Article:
Insubordinations: Italian Radical Thought offers translations of new and old works by prominent Italian thinkers belonging to the neo-workerist and biopolitical traditions. It will also foster original critical readings that, moving from these traditions, pinpoint their internal tensions and/or develop new dialogues with other strands of post-WWII Italian thought (such as feminism of difference, social psychoanalysis, anti-psychiatry, and theories of Fascism). The series will equally translate works by earlier twentieth-century seminal Italian authors who may be regarded as “forerunners” or avant la lettre critics of current trends in Italian thought.
The Monopoly of Man
By Anna Kuliscioff
Introduction by Jamila M.H.Mascat
Translated by Lorenzo Chiesa
Anna Kuliscioff (c. 1854–1925) was a prominent figure in the revolutionary politics of her era, advocating for socialism and feminism. One of the founding members of the Italian Socialist Party, she actively contributed to the late-nineteenth-century flourishing of the Socialist International and the emergence of Italian socialism. For the last decades of her life, Kuliscioff's public militancy revolved around the “woman question.” She viewed feminism through the lens of class struggle, addressing the double exploitation of women—in the workplace and at home. Kuliscioff fought a twofold battle: as a socialist, she unmasked the sexism of her colleagues; as a feminist, she criticized liberal-bourgeois feminism. In this key text, she makes her case for a socialist feminism.
Originating as a lecture Kuliscioff delivered in April 1890 at a meeting of the the Milan Philological Circle (which denied membership to women), The Monopoly of Man explicitly links feminism to labor. Kuliscioff argues that labor frees women from the prison of the household and potentially fosters their emancipation; she advances the principle of equal pay for equal work. She declares that woman is enslaved by both her husband and by capital, calls marriage a form of women's servitude, and demands that motherhood be better appreciated as work. It is only when woman is economically independent and resists capitalism, she argues, that she will achieve freedom, dignity, and the respect of man.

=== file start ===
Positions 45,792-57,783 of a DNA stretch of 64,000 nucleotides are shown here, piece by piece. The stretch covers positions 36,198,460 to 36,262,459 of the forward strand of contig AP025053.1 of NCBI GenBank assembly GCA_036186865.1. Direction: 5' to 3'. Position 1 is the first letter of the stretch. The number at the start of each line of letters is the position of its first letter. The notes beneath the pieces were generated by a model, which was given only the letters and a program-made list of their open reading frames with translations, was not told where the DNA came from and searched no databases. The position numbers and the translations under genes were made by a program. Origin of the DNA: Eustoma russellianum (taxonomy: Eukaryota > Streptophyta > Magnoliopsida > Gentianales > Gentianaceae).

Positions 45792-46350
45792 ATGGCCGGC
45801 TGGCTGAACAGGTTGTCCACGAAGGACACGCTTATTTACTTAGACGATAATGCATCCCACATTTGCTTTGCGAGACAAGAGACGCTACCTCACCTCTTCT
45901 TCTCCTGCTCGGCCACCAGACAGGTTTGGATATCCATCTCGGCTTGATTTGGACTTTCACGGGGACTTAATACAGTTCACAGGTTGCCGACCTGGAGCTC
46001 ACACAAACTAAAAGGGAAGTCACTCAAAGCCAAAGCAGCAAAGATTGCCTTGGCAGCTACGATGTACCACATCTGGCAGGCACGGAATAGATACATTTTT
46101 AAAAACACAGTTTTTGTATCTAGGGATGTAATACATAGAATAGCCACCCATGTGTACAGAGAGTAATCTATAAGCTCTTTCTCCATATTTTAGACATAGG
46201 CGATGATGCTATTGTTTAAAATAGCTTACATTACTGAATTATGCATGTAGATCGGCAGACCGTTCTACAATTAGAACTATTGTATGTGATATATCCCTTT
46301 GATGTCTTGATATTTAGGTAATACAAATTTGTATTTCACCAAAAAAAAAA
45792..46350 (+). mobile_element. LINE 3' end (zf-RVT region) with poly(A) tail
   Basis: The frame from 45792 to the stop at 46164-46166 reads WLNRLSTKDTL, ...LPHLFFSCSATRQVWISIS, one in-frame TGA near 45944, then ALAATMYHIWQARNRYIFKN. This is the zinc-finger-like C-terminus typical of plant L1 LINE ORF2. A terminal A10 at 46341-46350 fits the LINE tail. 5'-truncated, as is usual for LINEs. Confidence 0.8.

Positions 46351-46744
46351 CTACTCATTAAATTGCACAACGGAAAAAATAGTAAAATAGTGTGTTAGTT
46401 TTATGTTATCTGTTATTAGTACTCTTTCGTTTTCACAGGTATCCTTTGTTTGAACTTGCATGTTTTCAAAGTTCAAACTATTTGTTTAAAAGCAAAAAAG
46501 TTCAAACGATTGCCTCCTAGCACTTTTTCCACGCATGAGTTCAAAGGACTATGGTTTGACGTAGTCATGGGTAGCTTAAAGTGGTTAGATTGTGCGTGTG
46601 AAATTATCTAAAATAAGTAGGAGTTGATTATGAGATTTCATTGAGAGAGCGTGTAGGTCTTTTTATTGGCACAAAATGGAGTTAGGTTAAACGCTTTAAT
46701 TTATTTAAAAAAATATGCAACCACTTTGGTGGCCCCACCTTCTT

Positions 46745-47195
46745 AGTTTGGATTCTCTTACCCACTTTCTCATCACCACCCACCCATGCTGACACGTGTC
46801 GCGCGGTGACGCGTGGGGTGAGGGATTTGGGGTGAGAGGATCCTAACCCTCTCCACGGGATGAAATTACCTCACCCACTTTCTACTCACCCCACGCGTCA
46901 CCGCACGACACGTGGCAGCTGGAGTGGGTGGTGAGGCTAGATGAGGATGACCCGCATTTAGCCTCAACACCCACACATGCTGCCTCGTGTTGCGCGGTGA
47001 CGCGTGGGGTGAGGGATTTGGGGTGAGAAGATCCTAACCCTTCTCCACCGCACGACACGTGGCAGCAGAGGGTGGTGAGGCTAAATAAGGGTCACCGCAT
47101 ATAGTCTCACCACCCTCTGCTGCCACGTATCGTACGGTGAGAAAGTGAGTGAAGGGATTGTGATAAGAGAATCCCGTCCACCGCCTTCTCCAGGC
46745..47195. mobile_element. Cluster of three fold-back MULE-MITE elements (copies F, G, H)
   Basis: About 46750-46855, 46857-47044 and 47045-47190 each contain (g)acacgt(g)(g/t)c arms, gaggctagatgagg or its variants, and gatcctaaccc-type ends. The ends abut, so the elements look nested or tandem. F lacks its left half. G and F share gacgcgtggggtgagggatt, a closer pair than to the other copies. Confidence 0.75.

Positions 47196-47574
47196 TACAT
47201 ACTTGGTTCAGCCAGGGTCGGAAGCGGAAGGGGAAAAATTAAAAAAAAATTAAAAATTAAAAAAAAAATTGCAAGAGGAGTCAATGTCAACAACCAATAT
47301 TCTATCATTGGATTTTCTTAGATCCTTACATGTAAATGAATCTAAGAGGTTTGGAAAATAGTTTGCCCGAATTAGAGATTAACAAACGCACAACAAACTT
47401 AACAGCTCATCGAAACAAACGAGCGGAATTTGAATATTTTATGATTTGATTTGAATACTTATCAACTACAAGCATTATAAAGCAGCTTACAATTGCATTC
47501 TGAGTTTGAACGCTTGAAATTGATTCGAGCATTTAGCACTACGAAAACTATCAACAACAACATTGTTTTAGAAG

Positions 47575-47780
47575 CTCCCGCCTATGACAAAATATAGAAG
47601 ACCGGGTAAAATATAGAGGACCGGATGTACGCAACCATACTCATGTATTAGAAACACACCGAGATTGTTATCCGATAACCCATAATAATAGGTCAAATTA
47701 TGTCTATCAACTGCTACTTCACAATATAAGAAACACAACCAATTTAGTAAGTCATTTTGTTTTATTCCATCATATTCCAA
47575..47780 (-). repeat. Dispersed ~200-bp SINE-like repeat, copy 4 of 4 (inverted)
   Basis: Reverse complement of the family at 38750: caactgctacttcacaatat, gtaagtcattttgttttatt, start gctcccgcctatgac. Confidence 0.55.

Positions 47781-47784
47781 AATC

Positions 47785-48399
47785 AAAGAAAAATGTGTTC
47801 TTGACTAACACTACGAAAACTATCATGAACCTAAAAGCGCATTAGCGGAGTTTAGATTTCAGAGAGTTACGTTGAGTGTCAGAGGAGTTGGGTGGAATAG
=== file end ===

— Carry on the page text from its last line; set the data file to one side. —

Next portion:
Convention and Materialism
Uniqueness without Aura
By Paolo Virno
Foreword by Giorgio Agamben
Translated by Lorenzo Chiesa
With the 1986 publication of this book in Italy, Paolo Virno established himself as one of the most influential Italian thinkers of his generation. Astonishingly, this crucial work has never before been published in an English translation. This MIT Press edition, translated by Italian philosopher and Insubordinations series editor Lorenzo Chiesa, is its first English-language version. Virno here engages, in an innovative and iconoclastic way, with some classical issues of philosophy involving experience, singularity, and the relation between ethics and language, while also offering a profoundly transformative political perspective that revolves around the Marxian notion of the “general intellect.”
By Elvio Fachinelli
Introduction by Gioele P. Cima
Translated by Christina Chalmers
Elvio Fachinelli was one of the most original and controversial Italian psychoanalysts of the twentieth century. He viewed psychoanalytic theory as inextricably linked to the concrete experience of everyday reality and as a crucial compass for understanding the social and political turmoil of his era. This compact volume collects Fachinelli's writing on Freud, offering readers both an accessible and engaging introduction to Freud's thinking and an overview of Fachinelli's own main ideas. Written between 1966 and 1989, these essays serve to introduce readers to some of the most provocative aspects of Fachinelli's critiques of psychoanalysis and society.
By Gigi Roggero
Translated by Clara Pope
An accessible, introductory presentation of operaismo, one of the most important revolutionary theories and praxes of the twentieth century.
The Morals of Life. Biology, Biopolitics, Bioethics
By Davide Tarizzo
(forthcoming, August 2024)